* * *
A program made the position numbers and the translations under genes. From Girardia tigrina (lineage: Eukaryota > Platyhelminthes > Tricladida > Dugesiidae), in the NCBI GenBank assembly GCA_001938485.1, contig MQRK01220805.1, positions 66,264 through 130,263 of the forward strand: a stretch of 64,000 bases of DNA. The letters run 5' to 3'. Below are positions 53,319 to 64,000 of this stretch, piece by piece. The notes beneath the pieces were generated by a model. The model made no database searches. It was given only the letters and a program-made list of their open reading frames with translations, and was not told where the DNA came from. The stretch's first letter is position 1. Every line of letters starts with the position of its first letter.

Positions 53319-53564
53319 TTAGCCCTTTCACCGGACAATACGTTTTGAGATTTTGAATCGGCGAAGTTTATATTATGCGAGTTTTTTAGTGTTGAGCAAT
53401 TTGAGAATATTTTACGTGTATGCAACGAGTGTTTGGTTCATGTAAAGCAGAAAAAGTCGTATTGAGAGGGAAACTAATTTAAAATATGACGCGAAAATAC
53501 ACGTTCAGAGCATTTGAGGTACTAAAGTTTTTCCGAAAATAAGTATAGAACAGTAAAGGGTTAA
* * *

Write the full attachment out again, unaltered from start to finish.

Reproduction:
A program made the position numbers and the translations under genes. From Girardia tigrina (lineage: Eukaryota > Platyhelminthes > Tricladida > Dugesiidae), in the NCBI GenBank assembly GCA_001938485.1, contig MQRK01220805.1, positions 66,264 through 130,263 of the forward strand: a stretch of 64,000 bases of DNA. The letters run 5' to 3'. Below are positions 53,319 to 64,000 of this stretch, piece by piece. The notes beneath the pieces were generated by a model. The model made no database searches. It was given only the letters and a program-made list of their open reading frames with translations, and was not told where the DNA came from. The stretch's first letter is position 1. Every line of letters starts with the position of its first letter.

Positions 53319-53564
53319 TTAGCCCTTTCACCGGACAATACGTTTTGAGATTTTGAATCGGCGAAGTTTATATTATGCGAGTTTTTTAGTGTTGAGCAAT
53401 TTGAGAATATTTTACGTGTATGCAACGAGTGTTTGGTTCATGTAAAGCAGAAAAAGTCGTATTGAGAGGGAAACTAATTTAAAATATGACGCGAAAATAC
53501 ACGTTCAGAGCATTTGAGGTACTAAAGTTTTTCCGAAAATAAGTATAGAACAGTAAAGGGTTAA